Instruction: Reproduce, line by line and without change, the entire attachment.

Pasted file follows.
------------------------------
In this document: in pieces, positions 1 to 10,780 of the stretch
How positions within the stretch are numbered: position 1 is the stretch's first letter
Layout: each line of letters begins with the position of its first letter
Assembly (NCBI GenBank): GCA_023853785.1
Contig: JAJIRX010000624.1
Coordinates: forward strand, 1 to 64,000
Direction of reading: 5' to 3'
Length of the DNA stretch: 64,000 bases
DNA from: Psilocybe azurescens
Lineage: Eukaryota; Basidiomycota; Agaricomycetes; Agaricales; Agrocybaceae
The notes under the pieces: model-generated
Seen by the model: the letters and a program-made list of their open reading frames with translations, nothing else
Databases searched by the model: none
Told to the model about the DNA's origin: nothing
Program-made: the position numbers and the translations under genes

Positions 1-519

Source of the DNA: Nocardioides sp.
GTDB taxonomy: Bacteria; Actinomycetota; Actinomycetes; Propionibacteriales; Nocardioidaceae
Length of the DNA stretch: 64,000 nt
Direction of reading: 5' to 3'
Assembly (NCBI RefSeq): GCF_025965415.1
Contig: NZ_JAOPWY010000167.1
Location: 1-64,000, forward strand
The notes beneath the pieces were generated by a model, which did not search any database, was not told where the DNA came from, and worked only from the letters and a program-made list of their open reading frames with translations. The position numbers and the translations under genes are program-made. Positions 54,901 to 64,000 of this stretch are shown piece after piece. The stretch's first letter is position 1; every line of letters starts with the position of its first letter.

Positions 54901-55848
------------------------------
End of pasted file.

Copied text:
In this document: in pieces, positions 1 to 10,780 of the stretch
How positions within the stretch are numbered: position 1 is the stretch's first letter
Layout: each line of letters begins with the position of its first letter
Assembly (NCBI GenBank): GCA_023853785.1
Contig: JAJIRX010000624.1
Coordinates: forward strand, 1 to 64,000
Direction of reading: 5' to 3'
Length of the DNA stretch: 64,000 bases
DNA from: Psilocybe azurescens
Lineage: Eukaryota; Basidiomycota; Agaricomycetes; Agaricales; Agrocybaceae
The notes under the pieces: model-generated
Seen by the model: the letters and a program-made list of their open reading frames with translations, nothing else
Databases searched by the model: none
Told to the model about the DNA's origin: nothing
Program-made: the position numbers and the translations under genes

Positions 1-519

Source of the DNA: Nocardioides sp.
GTDB taxonomy: Bacteria; Actinomycetota; Actinomycetes; Propionibacteriales; Nocardioidaceae
Length of the DNA stretch: 64,000 nt
Direction of reading: 5' to 3'
Assembly (NCBI RefSeq): GCF_025965415.1
Contig: NZ_JAOPWY010000167.1
Location: 1-64,000, forward strand
The notes beneath the pieces were generated by a model, which did not search any database, was not told where the DNA came from, and worked only from the letters and a program-made list of their open reading frames with translations. The position numbers and the translations under genes are program-made. Positions 54,901 to 64,000 of this stretch are shown piece after piece. The stretch's first letter is position 1; every line of letters starts with the position of its first letter.

Positions 54901-55848